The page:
The First Thanksgiving

The First Thanksgiving

September 8th. Happy Birthday Mary! and Happy Thanksgiving!

On December 8, we celebrate the feast of the Immaculate Conception of Mary. Therefore, it is only fitting that, nine months later, September 8, we celebrate the Nativity of Mary. This feast is less known than that of the Immaculate Conception, probably due to the fact that it is not a Holy Day of Obligation. Nevertheless, it is an important feast that is worth celebrating.
 
Interestingly, this day is also the day that the First Mass was celebrated on U.S. soil. Only, at that time, the United States did not exist. On September 8, 1565, when the Catholic Spanish explorers landed in Florida, they built an altar and offered a Mass in thanksgiving. This was only fitting, as the Greek word for Eucharist, "Eucharistesas", literally means "gave thanks".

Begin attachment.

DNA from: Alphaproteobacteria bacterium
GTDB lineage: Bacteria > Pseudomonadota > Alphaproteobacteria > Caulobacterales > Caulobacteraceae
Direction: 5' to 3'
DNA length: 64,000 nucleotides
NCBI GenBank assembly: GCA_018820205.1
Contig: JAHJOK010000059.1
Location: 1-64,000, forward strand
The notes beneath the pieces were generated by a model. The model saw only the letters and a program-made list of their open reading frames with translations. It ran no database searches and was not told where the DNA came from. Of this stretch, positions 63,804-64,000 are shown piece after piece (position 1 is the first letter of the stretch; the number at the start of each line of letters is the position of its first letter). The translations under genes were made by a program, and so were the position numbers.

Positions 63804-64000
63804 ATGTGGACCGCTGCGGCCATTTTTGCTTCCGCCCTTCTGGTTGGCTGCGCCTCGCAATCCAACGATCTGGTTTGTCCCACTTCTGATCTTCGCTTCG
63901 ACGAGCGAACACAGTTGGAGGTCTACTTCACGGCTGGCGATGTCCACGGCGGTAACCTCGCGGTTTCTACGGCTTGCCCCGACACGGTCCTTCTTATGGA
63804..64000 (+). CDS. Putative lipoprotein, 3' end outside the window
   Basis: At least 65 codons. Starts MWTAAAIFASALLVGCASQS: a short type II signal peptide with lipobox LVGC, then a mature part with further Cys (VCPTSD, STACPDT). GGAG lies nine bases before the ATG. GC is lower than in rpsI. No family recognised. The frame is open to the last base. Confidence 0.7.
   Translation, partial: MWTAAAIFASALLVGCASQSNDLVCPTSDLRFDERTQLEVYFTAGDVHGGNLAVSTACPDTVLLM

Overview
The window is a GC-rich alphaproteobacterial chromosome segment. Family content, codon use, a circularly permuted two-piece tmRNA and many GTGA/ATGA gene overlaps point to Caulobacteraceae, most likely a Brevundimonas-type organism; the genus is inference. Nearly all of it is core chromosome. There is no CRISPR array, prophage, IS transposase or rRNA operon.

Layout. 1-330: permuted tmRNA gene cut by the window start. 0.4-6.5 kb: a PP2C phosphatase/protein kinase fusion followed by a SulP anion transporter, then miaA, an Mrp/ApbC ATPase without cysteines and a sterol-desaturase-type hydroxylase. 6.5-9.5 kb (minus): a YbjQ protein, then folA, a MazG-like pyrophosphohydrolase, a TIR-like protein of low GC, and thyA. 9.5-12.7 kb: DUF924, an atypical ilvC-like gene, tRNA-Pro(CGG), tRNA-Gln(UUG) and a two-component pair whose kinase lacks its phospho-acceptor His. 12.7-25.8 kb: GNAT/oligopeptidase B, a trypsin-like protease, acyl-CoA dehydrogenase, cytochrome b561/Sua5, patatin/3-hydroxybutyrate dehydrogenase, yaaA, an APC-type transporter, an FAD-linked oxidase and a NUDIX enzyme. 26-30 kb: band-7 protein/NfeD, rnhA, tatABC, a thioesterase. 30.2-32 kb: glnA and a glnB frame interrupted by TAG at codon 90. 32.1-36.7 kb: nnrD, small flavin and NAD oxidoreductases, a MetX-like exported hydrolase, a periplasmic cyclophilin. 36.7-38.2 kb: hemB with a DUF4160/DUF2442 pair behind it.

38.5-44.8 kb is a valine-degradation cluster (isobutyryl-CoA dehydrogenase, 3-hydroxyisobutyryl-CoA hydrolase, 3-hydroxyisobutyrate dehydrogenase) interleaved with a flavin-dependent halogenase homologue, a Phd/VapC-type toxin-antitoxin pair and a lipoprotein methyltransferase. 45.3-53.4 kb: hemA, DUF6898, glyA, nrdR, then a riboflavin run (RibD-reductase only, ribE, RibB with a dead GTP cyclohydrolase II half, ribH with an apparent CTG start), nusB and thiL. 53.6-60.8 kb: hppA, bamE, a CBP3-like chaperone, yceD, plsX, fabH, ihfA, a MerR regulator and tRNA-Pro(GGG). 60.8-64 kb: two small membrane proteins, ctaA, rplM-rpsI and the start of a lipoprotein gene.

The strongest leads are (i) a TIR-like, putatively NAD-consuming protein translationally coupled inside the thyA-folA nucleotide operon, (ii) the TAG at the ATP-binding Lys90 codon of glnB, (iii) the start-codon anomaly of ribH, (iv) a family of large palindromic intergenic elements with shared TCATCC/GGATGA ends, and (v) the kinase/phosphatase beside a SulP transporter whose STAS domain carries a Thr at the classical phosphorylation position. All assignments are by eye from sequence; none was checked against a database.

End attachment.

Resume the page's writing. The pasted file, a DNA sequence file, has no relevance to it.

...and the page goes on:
While Florida was not one of the original 13 colonies, there is plenty of reason to celebrate September 8, rather than the fourth Thursday of November, as the first Thanksgiving in United States history. The commonly celebrated Plymouth Thanksgiving feast is by no means the first of its kind. United States federal holidays are based on non-catholic secular calendar. So celebrate the real Thanksgiving holyday. Attend a Mass, and have a large feast in Our Lady's honor!

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